UK business leaders have welcomed a European court ruling which could pave the way for slightly smoother EU trade talks ahead of Brexit.
The European Court of Justice today ruled that an EU trade deal with Singapore will need to be ratified by all 38 national and regional parliaments in the union.
However, the ECJ also this morning said the EU has “exclusive competence” to ratify a trade deal in a number of areas, such as transport, labour and environmental standards.
The court ruled that only two areas of the trade deal need approval from the 38 parliaments: non-direct foreign investment and the governing of dispute settlement between investors and states. A preliminary ruling from the advocate general went further last December, suggesting more areas should be subject to shared competence.
The ruling was being closely watched ahead of Brexit negotiations. A ruling giving the EU exclusive competence for the deal would have paved the way for a smoother UK deal, eliminating the risk of a repeat of the near-collapse of the EU-Canada trade deal, which was disrupted by Belgium’s Walloon parliament.
However, the ECJ was not expected to rule this way, instead backing the view of the advocate general and maintaining the status quo.
Therefore, the Institute of Directors has found some positives in today’s judgement.
“This ruling will likely make it easier for the EU to conclude trade deals without fear of as many hold-ups from national and sub-national legislatures,” said Allie Renison, head of EU and trade policy at the IoD.
“While the court confirmed that member states do have a role over aspects of investment, it parted with the earlier advocate general’s opinion on a raft of important policy areas such as transport, labour and environmental standards, which it said are reserved for the EU executive when negotiating free trade agreements.
“This may mean a separation between trade and investment in future agreements. How this affects Brexit negotiations will depend on whether the final trade agreement includes investment provisions or not, although neither the UK or EU has expressed much interest in this to date.”
Norton Rose Fulbright’s Milagros Miranda Rojas said she expects the UK-EU deal to be “broad in scope”, and therefore cover areas under the remit of the EU alone and the member states.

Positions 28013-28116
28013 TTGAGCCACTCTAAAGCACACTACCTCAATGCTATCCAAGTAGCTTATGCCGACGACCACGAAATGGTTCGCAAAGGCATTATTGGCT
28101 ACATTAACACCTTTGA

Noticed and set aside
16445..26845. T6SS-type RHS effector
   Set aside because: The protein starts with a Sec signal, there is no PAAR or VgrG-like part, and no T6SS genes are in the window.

“This reality – confirmed by the court – of a two-track approval process will certainly slow the process of entry into force of an EU-UK trade agreement, and this overlooks the time that will need to be committed to negotiating process itself,” she said.
“An interesting point not addressed by the ruling but mentioned in the opinion of the advocate general in the case, is that in theory it might be possible to split the agreement into two parts, one covering the issues that fall squarely within the EU’s competencies – such as tariffs and customs measures – and the other covering areas that also fall within member states’ competencies.”
Aarti Shankar, a policy analyst at Open Europe, told City A.M. “I think this provides quite a lot more clarity. It appears that if the UK deal were to avoid any provisions in investment and on an investor-state dispute settlement mechanism, there is the possibility it could be concluded as EU-only.”
She added: “Equally, of course, this only sets the legal precedent. The question of a how a trade deal is concluded is equally a political question.”
Ross Denton, a trade partner at law firm Baker McKenzie, said:
The judgement was largely as expected, reining in the power of the commission to conclude comprehensive trade agreements without the approval of national parliaments.
This confirms that Brexit will be a complex negotiation and have at the end of it a highly risky signing off procedure. It points out the need for the UK to avoid dealing exclusively with the commission during the Brexit negotiations.
It is in the UK's interests to keep all national capitals informed of the discussion so as to avoid any 'surprises' during the sign-off procedure.